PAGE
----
This legal drama anthology was first aired on IBC-13 in June 1988. Hosted by Atty. Jose Sison, it dramatized various legal cases. The staging were all top-notch and featured some of the best performers in the country.
The show later moved to ABS-CBN where it became even more popular. Atty. Sison was later joined in the show by his son, Joseph Peter or Jopet.
BATTLE OF THE BRAINS
Why don’t we have shows like this anymore? Hosted by David Celdran, this quiz show was aired on RPN-9 every Saturday afternoon. It was so popular that it was even parodied by the gag show Tropang Trumpo as Battle of the Brainless.
The show was fast-paced and it worked up the brains of the viewers. More importantly, its writers did actual research in libraries that provided real facts and not those false pieces of information in Wikipedia.
ABANGAN ANG SUSUNOD NA KABANATA
When the sexist comedy Chika, Chika Chicks was canceled, ABS-CBN swung to the other end with its replacement: a political satire called Abangan ang Susunod na Kabanata. Nova Villa, Freddie Webb, Carmi Martin, and Sammy Lagmay were carried over from Chika, Chika Chicks. Tessie Tomas, Nanette Inventor, Noel Trinidad, Joji Isla, and Anjo Yllana were also added to the program.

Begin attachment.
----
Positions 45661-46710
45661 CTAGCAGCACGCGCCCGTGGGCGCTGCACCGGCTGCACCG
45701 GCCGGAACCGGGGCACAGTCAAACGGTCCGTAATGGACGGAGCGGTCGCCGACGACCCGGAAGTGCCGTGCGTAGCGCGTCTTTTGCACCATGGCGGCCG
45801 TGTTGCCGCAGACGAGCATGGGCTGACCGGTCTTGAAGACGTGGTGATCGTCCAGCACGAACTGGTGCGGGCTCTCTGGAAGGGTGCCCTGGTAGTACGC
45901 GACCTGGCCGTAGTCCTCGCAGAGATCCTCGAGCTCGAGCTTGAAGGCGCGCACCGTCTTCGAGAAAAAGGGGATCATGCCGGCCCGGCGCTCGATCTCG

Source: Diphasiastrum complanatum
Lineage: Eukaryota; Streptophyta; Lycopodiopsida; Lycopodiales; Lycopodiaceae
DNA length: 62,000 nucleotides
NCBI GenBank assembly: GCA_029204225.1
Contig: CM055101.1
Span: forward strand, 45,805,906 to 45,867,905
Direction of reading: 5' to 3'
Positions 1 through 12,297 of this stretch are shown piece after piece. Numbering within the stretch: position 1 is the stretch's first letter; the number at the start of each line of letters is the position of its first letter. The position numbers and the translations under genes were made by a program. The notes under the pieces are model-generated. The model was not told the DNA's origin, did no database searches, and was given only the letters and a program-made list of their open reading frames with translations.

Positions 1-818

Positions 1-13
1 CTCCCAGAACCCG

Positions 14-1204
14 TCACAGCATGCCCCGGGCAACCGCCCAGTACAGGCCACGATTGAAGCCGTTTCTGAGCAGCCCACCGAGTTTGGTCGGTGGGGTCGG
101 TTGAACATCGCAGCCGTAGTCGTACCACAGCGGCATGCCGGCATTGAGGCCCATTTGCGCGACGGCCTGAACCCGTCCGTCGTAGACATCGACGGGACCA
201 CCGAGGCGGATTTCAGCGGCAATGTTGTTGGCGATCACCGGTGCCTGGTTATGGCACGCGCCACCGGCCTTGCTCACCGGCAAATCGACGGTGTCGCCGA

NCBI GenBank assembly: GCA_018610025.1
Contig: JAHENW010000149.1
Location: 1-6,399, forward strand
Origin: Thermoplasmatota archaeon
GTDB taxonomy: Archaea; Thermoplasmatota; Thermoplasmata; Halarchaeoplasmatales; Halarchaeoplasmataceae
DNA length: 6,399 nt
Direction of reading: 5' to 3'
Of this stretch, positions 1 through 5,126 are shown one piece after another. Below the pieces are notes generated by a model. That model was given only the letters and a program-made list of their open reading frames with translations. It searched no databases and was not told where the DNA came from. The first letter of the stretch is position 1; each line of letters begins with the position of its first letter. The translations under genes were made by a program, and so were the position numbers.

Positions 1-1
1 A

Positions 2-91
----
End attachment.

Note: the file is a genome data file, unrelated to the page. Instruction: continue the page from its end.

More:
The two most popular characters there were the mother-son tandem of Barbara and Dino Tengco, as played by Tessie and Anjo. This sitcom gave the MTRCB a lot of problems. One episode was banned by Malacañang itself – when Fidel Ramos was the President. But all the difficulties it faced only proved how successful Abangan ang Susunod na Kabanata was as a political satire.
(To be continued)
YOU MAY ALSO LIKE:
FOLLOW US ONLINE:
and join our Viber Community: tinyurl.com/PikaViber